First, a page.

Indeed, the age of the vines and the vines’ location and exposure within the vineyard makes comparing one climat to another difficult.  In truth, not even all the parcels of Les Clos, for example, are equal.  And this being Burgundy, some producers excel while others falter even given comparably exalted vineyards.  The Burgundy mantra--producer, producer, producer--is especially important in Chablis.

Chablis Premier Cru

Although a total of 40 vineyards are entitled to Chablis Premier Cru status, for marketing purposes regulations allow many to be sold under the name of one of the 17 best known ones.  For example, wine from the L’Homme Mort (literally, “dead man”) vineyard could be either sold under that name or under the more famous (but less memorable) one, Fourchaume.  Similarly, Sécher can be sold, as Drouhin does under its name, or as the better known, Vaillons.

Consumers invariably ask, “What are the best premier cru vineyards in Chablis?”  When I polled producers for their top three choices, Montée de Tonnerre was on everyone’s list.  Lying adjacent to the string of Grand Cru climats on the right bank, the wines from that locale combine power and flintiness.  Marc Cameron, a representative of Domaine Servin, says that the vineyard gives such gorgeous raw material that the producer needs only to be careful, “not to screw it up.”  Michel Barat, of the eponymous firm that makes wonderfully expressive wines, adores Montée de Tonnerre, despite making no wine from the vineyard, because of its “firm minerality.”

Some producers listed Fourchaume, which lies adjacent to the Grand Cru on the north, as their favorite, describing it as the most “Burgundian,” with an “easy and open” character.  Victor Pepin, William Fevre’s export manager for Europe, points out the fallacy of these generalizations as he pours their Vaulorent, a vineyard that abuts Les Preuses and could be sold under the Fourchaume label.  Fèvre opts to label the wine Vaulorent, not Fourchaume, because it’s firm, flinty and tight, contradicting the image of an “open and easy” Fourchaume.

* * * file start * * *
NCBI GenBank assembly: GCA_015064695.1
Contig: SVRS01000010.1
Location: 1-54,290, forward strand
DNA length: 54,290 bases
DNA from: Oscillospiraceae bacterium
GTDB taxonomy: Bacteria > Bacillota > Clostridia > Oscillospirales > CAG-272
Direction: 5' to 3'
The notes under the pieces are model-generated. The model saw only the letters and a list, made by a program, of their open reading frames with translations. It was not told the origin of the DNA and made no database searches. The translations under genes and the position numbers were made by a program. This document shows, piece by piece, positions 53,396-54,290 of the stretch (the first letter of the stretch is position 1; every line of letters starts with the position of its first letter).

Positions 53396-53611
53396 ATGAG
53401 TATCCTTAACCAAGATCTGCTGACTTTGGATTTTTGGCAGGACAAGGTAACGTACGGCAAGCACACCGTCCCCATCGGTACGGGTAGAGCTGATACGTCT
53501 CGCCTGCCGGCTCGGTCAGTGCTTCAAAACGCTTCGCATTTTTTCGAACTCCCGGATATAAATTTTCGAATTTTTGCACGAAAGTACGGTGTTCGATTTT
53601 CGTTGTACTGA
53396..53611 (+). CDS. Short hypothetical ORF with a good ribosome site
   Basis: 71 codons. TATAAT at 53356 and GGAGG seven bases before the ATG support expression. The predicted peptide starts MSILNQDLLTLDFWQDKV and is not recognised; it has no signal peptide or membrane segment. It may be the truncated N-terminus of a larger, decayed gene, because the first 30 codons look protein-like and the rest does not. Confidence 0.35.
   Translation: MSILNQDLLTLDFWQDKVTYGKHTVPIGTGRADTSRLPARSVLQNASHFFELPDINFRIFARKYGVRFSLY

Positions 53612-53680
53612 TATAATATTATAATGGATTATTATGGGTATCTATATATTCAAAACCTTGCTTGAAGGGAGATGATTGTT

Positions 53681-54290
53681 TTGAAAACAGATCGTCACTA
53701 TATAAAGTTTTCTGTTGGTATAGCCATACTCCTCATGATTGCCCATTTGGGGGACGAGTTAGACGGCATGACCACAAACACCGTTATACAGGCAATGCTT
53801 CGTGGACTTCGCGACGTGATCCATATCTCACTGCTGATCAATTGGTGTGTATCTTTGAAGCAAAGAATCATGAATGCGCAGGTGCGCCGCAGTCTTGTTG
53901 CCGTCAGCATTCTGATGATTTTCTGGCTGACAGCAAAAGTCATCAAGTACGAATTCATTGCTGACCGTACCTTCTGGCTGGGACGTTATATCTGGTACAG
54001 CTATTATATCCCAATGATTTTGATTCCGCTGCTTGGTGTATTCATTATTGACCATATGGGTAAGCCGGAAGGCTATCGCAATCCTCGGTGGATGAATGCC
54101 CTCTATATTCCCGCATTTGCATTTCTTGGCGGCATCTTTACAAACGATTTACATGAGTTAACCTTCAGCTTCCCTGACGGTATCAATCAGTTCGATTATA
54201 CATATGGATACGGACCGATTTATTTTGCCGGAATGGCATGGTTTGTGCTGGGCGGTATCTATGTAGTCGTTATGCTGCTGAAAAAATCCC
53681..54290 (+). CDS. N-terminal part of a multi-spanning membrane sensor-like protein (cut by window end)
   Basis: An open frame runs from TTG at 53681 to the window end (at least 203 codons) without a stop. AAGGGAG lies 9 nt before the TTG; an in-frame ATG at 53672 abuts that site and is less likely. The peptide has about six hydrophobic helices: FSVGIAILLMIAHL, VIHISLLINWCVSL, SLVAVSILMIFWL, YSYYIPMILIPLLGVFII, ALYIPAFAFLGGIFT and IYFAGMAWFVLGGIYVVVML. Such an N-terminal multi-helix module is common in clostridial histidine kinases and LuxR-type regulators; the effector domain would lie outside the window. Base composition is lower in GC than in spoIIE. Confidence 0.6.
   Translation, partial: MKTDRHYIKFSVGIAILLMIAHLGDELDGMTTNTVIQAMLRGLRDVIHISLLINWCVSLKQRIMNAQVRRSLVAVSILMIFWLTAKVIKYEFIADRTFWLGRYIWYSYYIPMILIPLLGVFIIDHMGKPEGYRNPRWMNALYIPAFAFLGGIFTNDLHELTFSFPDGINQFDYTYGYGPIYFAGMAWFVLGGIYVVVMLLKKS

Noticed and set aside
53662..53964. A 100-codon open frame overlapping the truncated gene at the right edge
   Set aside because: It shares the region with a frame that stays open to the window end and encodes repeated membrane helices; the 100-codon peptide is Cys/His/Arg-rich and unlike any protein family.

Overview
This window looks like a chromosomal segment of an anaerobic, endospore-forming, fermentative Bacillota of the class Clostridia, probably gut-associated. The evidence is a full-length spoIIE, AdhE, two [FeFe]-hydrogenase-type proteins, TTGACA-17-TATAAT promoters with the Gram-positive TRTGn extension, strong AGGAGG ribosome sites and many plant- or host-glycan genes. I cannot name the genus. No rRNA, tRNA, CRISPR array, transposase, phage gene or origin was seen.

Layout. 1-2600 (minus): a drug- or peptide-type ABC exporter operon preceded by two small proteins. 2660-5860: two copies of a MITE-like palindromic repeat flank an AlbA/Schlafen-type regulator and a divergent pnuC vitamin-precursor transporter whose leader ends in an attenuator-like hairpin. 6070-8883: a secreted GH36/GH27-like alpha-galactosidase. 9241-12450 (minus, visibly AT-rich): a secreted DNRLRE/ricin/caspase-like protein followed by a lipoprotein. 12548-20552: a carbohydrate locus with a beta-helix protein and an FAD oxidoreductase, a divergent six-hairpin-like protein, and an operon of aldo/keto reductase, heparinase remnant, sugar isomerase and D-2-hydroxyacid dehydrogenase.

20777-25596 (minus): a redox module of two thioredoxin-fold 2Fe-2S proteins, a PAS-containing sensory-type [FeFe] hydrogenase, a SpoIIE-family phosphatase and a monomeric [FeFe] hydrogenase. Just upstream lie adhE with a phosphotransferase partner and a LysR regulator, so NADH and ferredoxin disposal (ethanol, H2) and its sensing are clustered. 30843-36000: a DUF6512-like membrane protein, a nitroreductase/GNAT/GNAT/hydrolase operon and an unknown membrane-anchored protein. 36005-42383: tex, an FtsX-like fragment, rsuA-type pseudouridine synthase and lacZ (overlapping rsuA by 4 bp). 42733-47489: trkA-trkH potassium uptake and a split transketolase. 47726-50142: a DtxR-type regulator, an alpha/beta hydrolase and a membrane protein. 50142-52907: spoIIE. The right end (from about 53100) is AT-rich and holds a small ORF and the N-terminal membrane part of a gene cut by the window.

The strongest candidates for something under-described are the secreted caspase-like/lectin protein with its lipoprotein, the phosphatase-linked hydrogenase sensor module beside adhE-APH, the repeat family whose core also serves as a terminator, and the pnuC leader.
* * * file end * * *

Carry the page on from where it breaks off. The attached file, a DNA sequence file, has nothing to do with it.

Although the Grand Cru climats all lie on the right bank, the best premier cru vineyards are not necessarily located there.  Producers included Vaillons and Montmains (left bank) as often as Mont de Milieu (right bank).  I found the wines from Côte de Léchet (left bank) particularly engaging, reminding me of a mini Montée de Tonnerre with their crisp mineraly style, regardless of producer.  Vincent Thébaud, a spokesperson for La Chablisienne, the region’s superb cooperative, agrees that the Côte de Léchet is a good reference for Chablis, “for true Chablis lovers.”  Vau de Vey (left bank) produces a beautifully elegant, lacy, finesse filled wine that is charming and hard to resist.

The differences between vineyards are clear and sharp when tasting wines from a single producer, ranging from more floral and fruity (Fourchaume) to powerful and mineraly (Montée de Tonnerre) with lots of nuances in between.  But once you move from one producer to another, the lines between sites become blurred.  For example, Gilles Collet from Domaine Jean Collet et Fils, one of the leaders in Chablis, pours their Sécher after their Montée de Tonnerre because of its firmness and minerality. 

Chablis and Petit Chablis

Village Chablis--those vineyards not classified as Premier or Grand Cru--comprises about 8,000 acres and Petit Chablis another 1,800 acres.  While both appellations have been known to produce thin, acidic wines lacking character, both also can offer terrific value when made by top producers.  Petit Chablis, from vineyards that are less well exposed, offers clean crisp wines that usually lack the intensity of village Chablis.  Often, however, the pecking order is not so clear-cut.  Cameron, from Domaine Servin, continues, “The appellation system is not perfect.  There are many Petit Chablis vineyards that should be [classified as] Chablis.”

Indeed, there are so many exceptions to the generalizations about appellations and vineyards that they practically become meaningless, which brings me back to my Burgundy mantra--producer, producer, producer.

Next month, in part 2, I’ll highlight particular producers and talk about their use of oak.

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Questions or comments?  Write to me at mapstein@winereviewonline.com